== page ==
War crimes should not be part of Syria amnesty, says UN rights chief

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(London Post)    War crimes and crimes against humanity in Syria must be tried in court, said the UN’s top rights official. His statement comes as peace talks struggle to gain ground, with a reluctant opposition insisting on its demands.

UN Human Rights Commissioner Zeid Ra’ad al-Hussein said on Monday that a peace deal granting amnesty to both sides of the Syrian conflict should not include war crimes and crimes against humanity.

Assad’s representatives and the opposition are joining the Syria peace talks in Geneva, but they will not sit at the same table. The chances of success are slim, but US and Russian influence could be a force for good.

“In the case of Syria, we are there to remind everyone that where there are allegations that reach the threshold of war crimes or crimes against humanity that amnesties are not permissible,” he said.

The siege of more than 15 towns, including Madaya, by government forces and rebel groups resulting in starvation is “not just a war crime but a crime against humanity if proven in court,” the UN human rights chief added.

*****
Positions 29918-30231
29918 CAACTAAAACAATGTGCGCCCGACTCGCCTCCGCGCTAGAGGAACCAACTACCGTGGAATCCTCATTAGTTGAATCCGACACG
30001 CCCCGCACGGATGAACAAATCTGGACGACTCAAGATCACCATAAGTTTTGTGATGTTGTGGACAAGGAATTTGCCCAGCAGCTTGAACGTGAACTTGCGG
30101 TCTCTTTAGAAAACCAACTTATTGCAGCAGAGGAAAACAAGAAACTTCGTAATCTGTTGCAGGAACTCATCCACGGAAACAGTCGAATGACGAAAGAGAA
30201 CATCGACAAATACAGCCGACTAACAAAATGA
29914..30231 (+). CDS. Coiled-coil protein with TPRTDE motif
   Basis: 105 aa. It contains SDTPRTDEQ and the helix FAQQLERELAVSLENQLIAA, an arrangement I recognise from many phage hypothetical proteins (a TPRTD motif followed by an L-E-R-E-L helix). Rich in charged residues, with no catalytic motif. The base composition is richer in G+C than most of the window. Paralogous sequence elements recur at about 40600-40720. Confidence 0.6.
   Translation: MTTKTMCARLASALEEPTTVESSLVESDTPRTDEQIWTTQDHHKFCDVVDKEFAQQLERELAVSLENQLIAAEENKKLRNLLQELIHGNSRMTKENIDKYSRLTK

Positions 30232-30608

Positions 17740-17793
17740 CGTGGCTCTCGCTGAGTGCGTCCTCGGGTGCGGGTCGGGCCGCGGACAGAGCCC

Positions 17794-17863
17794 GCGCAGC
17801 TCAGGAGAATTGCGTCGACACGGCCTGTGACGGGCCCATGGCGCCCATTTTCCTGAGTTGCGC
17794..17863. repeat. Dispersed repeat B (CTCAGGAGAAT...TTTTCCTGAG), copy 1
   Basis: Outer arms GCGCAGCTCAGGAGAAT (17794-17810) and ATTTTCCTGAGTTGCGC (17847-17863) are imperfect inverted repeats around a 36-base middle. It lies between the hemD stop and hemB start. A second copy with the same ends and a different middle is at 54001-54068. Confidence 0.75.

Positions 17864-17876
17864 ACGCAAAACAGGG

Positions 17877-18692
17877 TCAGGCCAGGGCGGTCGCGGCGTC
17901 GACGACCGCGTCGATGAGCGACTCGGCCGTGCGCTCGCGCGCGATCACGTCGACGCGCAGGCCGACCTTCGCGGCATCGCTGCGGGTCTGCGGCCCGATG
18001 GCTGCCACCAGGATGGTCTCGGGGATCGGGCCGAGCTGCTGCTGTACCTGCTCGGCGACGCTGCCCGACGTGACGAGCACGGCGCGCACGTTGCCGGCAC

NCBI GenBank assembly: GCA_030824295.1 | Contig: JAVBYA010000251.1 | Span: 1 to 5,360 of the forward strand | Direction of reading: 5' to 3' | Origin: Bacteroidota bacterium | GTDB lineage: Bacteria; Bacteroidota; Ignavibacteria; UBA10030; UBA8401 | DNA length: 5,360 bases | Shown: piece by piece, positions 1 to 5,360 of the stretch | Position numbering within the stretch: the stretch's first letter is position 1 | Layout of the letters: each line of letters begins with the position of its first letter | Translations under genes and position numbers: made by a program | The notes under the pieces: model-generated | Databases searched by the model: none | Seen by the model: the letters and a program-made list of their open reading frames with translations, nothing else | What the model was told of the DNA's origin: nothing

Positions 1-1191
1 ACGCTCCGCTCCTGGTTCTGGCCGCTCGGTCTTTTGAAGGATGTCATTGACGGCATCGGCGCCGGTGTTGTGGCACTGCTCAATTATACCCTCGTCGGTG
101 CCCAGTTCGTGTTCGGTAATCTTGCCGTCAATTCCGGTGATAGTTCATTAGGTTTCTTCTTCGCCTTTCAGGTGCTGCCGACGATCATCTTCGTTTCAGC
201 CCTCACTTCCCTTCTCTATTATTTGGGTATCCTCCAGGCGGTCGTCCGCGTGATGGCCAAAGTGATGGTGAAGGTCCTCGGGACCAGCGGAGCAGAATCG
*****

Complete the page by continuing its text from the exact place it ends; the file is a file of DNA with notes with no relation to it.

In January, the UN secretary-general made a similar statement after news emerged that hundreds of people starved to death in the city of Madaya. “Starvation as a weapon is a war crime,” Ban Ki-moon said.

Al-Hussein’s statement in Geneva comes as peace talks aiming to secure a political end to the nearly five-year conflict in Syria have been stalled by a reluctant opposition that wants their demands met before entering formal negotiations with President Bashar al-Assad’s government.

‘Humanitarian issues’

“We only came to Geneva after written commitments on the fact that there should be serious progress on the humanitarian issues,” said Basma Kodmani, a spokeswoman for the High Negotiations Council, a Saudi-backed umbrella coalition of rebel groups vying for al-Assad’s ouster.

“We are here for political negotiations, but we cannot start those until we have those gestures,” Kodmani added.

The HNC has called for the government to stop bombing civilians, end the siege on several Syrian towns and release political prisoners.

However, the government delegation said the opposition was “not serious” following the appointment of Mohamed Alloush – a political leader of the Saudi-backed Army of Islam rebel group deemed a “terrorist” group by Moscow and Damascus – as the HNC’s chief negotiator.

UN Syria envoy Staffan de Mistura is expected to meet with the rebel delegation on Monday.

More than 250,000 people have been killed and half the population displaced since the conflict erupted in 2011 after government forces fatally quashed peaceful demonstrations calling for al-Assad to step down.

ls/jil (Reuters, AFP, AP)

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